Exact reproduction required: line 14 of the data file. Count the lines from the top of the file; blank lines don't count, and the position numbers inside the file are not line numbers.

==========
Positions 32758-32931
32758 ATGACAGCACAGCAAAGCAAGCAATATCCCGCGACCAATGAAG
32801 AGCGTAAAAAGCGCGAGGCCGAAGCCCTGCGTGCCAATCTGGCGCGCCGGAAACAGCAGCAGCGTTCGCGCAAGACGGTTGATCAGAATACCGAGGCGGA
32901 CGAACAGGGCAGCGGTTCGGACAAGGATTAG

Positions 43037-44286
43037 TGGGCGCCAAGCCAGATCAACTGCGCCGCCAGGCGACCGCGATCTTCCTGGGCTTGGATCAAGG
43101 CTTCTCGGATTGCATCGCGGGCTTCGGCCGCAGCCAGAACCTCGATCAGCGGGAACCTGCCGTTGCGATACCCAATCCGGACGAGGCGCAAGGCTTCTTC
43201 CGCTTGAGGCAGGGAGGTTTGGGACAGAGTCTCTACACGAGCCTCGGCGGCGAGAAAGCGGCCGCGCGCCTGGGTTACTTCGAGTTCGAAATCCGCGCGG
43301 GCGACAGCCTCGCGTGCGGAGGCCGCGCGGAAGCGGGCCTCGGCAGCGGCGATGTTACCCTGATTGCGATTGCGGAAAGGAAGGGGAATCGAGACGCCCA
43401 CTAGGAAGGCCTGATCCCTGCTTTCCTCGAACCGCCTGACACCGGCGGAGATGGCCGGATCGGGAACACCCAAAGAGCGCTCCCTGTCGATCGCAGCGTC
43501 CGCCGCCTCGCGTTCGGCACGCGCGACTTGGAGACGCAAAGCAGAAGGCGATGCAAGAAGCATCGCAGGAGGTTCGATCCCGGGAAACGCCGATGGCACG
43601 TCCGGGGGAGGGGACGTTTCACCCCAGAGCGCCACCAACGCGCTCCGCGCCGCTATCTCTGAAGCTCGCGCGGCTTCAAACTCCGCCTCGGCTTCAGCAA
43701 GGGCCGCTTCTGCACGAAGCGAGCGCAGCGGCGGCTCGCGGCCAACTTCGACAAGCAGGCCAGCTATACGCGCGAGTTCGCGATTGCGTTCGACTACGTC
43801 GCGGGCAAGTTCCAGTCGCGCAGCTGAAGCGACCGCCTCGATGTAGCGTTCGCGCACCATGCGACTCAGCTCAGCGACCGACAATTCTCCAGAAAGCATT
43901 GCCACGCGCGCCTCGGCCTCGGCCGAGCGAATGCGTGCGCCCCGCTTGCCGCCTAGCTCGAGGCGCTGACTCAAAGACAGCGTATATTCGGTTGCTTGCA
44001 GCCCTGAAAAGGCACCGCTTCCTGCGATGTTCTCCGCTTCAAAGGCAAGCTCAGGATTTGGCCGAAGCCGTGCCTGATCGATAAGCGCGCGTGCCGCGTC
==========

43801 GCGGGCAAGTTCCAGTCGCGCAGCTGAAGCGACCGCCTCGATGTAGCGTTCGCGCACCATGCGACTCAGCTCAGCGACCGACAATTCTCCAGAAAGCATT